China’s steel industry could be brought within the national carbon regime by 2025, according to experts on the market.
Carbon trading in China has been in place for two years but currently covers only the domestic power sector. The China Dialogue, which describes itself as an independent, non-profit organisation dedicated to promoting a common understanding of China’s environmental challenges, says the plan is for it to steadily expand. The steel industry accounts for about 15% of China’s carbon emissions.
The authors point out that the EU’s planned Carbon Border Adjustment Mechanism (CBAM), which imposes a carbon levy on certain imported emission-intensive products means Chinese steelmakers are increasingly concerned about the extra costs they will face when exporting to the EU. An expansion of the domestic carbon market to steel would help adjust, they say.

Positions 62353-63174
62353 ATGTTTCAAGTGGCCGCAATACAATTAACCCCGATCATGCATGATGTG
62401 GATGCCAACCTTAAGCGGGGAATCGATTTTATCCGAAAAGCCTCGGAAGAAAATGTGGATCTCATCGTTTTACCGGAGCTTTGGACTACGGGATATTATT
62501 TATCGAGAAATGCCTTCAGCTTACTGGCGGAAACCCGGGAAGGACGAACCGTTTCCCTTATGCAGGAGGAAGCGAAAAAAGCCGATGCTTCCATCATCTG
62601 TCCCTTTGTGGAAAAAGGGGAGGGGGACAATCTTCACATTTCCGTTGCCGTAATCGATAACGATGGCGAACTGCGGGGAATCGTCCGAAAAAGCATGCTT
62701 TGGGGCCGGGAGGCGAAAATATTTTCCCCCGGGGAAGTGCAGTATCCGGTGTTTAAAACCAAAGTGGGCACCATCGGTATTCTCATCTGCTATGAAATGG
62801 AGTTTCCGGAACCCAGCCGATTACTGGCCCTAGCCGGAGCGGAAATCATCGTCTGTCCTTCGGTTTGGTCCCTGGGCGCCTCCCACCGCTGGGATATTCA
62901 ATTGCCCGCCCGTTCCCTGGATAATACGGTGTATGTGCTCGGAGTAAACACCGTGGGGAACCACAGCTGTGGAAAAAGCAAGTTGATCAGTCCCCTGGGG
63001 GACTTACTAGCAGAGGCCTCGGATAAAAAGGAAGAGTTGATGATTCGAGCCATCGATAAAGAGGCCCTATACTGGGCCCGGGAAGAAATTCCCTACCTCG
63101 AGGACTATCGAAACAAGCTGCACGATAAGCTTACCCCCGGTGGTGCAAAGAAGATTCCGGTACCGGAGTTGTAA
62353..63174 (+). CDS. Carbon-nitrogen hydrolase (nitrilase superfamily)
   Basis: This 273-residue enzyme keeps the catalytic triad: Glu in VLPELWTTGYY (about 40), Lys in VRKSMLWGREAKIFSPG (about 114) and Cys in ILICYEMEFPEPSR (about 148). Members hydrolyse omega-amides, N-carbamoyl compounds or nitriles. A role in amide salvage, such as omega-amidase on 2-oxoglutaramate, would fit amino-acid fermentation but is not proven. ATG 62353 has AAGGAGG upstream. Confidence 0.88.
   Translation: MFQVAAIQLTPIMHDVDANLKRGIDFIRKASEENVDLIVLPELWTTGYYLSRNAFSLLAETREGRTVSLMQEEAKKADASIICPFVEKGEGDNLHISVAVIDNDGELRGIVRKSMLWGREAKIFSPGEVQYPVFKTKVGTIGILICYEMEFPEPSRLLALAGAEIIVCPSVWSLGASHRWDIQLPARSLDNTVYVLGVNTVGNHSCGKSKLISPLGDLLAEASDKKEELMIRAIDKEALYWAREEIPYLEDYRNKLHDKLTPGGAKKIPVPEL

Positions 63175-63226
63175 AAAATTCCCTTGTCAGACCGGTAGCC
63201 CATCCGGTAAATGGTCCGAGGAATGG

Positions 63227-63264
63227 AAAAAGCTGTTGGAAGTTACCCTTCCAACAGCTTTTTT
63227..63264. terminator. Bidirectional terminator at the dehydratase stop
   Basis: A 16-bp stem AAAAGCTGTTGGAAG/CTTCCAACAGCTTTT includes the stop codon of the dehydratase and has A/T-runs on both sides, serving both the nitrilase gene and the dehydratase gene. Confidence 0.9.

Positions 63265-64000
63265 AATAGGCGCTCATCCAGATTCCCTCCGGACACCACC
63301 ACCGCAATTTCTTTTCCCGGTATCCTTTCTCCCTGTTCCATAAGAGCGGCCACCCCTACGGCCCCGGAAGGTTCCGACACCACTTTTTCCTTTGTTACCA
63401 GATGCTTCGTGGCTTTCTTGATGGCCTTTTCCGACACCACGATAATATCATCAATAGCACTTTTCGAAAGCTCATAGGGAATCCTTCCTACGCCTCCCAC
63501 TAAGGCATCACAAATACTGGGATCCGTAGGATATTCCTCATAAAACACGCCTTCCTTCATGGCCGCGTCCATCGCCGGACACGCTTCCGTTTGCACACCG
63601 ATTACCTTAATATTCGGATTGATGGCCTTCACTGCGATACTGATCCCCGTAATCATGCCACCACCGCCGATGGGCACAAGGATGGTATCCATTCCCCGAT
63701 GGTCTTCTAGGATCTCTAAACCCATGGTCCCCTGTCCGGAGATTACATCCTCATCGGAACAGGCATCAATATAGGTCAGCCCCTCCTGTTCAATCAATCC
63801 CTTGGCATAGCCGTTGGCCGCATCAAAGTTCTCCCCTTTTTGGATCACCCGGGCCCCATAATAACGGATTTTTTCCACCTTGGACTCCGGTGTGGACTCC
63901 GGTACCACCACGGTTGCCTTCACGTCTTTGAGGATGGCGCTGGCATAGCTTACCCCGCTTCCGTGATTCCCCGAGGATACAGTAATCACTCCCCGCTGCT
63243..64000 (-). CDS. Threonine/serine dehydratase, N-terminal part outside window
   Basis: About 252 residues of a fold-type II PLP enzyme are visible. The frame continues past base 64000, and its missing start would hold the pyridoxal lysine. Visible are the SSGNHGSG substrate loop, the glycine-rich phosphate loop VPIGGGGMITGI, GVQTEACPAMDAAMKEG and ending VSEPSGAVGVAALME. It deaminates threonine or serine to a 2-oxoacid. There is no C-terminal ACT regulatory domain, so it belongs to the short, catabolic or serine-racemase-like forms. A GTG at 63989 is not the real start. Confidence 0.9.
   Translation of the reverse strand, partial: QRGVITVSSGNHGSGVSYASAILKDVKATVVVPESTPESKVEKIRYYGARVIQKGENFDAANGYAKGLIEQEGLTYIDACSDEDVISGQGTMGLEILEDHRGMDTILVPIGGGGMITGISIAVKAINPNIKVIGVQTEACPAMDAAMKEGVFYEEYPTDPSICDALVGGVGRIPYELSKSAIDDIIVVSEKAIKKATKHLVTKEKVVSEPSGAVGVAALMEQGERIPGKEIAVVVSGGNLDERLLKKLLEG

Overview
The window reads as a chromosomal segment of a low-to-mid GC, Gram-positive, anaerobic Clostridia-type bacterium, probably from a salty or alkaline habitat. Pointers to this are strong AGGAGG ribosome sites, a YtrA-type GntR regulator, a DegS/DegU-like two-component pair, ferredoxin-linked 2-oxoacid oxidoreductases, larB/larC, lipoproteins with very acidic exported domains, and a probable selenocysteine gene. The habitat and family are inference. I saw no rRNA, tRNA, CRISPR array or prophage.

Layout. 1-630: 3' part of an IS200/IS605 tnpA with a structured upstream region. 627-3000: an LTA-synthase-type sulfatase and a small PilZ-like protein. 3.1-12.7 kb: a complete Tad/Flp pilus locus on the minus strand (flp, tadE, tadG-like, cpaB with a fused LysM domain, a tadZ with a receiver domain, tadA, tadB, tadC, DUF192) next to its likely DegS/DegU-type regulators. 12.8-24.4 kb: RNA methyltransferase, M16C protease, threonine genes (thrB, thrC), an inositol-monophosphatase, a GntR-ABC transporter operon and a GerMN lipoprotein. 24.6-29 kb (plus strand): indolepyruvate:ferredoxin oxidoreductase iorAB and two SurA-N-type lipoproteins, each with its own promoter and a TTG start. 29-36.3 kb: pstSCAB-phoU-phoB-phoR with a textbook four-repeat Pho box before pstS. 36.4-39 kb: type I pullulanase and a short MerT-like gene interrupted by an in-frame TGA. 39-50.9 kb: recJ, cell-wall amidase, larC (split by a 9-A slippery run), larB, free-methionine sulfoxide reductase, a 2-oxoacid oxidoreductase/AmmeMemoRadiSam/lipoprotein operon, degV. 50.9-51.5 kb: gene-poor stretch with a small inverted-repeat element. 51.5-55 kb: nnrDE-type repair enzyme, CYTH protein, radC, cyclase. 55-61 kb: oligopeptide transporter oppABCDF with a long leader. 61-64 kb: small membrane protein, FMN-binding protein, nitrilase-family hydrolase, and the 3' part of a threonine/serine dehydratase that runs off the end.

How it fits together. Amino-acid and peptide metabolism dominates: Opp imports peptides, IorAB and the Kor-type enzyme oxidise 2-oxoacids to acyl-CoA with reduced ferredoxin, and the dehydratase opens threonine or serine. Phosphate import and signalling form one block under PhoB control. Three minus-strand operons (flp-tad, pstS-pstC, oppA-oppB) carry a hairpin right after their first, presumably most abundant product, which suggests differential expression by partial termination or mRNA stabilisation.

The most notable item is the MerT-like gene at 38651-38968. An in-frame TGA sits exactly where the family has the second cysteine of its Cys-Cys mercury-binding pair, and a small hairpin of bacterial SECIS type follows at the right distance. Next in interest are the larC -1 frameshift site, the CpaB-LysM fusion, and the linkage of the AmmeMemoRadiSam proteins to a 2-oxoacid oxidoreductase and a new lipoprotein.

‘Judging by the direction followed by governmental departments in recent years, and the views of sectoral experts, the implementation programme for allocating carbon allowances in the steel industry is expected to be completed towards the end of the 14th Five Year Plan period (2021–2025),’ says China Dialogue.
‘The coming into force of the CBAM will have a clear impact on China’s steel exports and may also hasten the industry’s integration into the national carbon market, to avoid the additional carbon costs associated with a lack of domestic carbon pricing.’